How to use curse words in Dutch

Now that we have some overview of the many curses Dutch has (and there are even more, believe it or not), let’s teach you how to use them.

After all, you may think it’s cool to call somebody a mongool, but it likely won’t impress anybody. Call him a tyfusmongool however, and you’ll grab his attention.

Like all words in Dutch (and German for that matter), you can just squish them together to form a new word.

The fun part of curse words is that you can string as many as you want together. Real world examples include schijtteringkutmongool or kutklotezooi.

The true mastery of the art is found in pubs and cafes, were you may hear things like tot op het bot vertyfde pleurismongool (there’s a classic) as well as crazy compounds like krijg de overmaassehazewindhondpokken (a good one for you to try and unravel).

In all seriousness, though, as funny as some of these creations can be, they can cause grave offense when used around the wrong people; you should obviously exercise caution when cursing in any foreign language.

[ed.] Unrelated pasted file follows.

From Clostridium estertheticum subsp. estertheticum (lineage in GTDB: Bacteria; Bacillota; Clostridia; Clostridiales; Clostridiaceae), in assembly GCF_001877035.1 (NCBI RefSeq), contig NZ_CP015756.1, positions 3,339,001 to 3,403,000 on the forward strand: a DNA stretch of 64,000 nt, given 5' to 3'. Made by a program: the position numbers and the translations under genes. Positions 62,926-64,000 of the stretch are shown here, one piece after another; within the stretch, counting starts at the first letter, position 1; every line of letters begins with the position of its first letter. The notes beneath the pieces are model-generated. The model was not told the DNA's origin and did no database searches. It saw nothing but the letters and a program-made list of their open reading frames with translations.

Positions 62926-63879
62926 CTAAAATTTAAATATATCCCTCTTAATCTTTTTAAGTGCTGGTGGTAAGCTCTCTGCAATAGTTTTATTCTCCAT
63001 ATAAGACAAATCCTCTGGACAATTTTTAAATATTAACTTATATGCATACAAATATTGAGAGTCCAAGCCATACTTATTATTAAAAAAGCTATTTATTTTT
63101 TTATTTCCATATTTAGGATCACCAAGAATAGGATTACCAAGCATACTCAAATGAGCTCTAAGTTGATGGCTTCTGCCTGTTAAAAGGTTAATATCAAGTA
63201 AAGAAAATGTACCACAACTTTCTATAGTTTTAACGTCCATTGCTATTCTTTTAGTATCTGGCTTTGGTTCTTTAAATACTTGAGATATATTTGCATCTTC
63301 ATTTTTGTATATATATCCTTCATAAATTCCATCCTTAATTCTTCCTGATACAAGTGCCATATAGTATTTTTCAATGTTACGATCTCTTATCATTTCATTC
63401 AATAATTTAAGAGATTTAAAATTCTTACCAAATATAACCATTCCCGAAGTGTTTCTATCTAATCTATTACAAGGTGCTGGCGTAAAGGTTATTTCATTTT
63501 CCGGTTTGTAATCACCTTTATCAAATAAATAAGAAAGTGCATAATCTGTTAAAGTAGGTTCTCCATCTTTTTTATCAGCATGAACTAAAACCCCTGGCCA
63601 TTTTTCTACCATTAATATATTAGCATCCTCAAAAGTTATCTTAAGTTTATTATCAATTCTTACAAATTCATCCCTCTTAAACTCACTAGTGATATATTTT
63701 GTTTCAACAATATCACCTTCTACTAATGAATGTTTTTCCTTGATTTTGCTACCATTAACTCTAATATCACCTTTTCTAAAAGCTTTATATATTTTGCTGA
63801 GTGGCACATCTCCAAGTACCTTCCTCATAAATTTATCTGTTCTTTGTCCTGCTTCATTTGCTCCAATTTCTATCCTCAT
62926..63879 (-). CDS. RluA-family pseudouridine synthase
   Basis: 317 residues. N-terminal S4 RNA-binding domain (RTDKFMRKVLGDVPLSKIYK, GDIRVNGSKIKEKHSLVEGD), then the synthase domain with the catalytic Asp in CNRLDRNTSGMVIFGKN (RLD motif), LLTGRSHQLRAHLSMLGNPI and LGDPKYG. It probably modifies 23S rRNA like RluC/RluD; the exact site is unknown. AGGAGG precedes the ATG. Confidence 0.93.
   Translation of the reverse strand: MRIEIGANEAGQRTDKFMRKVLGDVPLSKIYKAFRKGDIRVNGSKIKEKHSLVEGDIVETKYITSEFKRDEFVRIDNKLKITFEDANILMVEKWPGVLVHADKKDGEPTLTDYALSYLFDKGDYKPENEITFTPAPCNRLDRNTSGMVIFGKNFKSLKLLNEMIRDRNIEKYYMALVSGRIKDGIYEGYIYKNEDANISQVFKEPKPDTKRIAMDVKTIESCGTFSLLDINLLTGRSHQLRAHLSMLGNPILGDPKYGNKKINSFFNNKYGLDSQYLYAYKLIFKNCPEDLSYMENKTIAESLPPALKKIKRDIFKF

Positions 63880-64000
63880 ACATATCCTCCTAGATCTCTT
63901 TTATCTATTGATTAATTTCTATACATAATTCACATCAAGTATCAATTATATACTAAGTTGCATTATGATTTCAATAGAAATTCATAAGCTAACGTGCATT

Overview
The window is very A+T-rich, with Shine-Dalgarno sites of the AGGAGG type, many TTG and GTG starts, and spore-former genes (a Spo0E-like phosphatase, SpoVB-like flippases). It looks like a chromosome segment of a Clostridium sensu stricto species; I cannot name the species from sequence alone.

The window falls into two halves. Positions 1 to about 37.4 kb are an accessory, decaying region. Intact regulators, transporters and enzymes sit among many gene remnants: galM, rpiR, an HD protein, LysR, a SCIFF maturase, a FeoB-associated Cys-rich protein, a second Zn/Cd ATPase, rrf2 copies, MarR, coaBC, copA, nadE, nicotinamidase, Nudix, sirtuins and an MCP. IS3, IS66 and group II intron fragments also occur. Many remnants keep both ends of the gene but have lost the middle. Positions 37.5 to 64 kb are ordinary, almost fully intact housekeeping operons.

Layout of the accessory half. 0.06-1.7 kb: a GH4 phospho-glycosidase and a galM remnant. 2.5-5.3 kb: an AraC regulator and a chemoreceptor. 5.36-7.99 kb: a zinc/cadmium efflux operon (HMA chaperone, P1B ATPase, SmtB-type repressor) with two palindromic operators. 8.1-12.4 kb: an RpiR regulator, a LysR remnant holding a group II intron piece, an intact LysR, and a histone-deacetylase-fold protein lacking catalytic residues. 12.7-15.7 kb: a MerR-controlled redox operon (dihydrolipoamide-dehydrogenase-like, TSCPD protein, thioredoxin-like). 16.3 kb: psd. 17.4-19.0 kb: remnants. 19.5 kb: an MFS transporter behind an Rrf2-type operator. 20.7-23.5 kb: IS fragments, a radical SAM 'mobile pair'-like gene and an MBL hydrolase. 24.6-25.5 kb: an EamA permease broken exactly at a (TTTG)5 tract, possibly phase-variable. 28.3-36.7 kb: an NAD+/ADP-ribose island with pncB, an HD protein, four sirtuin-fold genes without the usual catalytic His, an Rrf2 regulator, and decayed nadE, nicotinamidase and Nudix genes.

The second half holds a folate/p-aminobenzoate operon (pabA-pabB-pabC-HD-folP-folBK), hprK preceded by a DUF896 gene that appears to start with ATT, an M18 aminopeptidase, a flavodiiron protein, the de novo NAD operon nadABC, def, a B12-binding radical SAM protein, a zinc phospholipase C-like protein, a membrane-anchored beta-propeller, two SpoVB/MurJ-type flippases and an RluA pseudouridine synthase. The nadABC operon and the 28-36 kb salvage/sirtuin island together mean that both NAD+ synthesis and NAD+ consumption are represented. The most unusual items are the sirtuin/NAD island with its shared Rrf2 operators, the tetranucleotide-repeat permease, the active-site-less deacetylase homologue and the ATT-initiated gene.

That said, swearing is a rich part of the Dutch language, so hopefully this article made you appreciate it a little more.


Do you know any other fun Dutch swear words?

Comment below.

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Donovan Nagel
Donovan Nagel - B. Th, MA AppLing
I'm an Applied Linguistics graduate, teacher and translator with a passion for language learning (especially Arabic).
Currently learning: Greek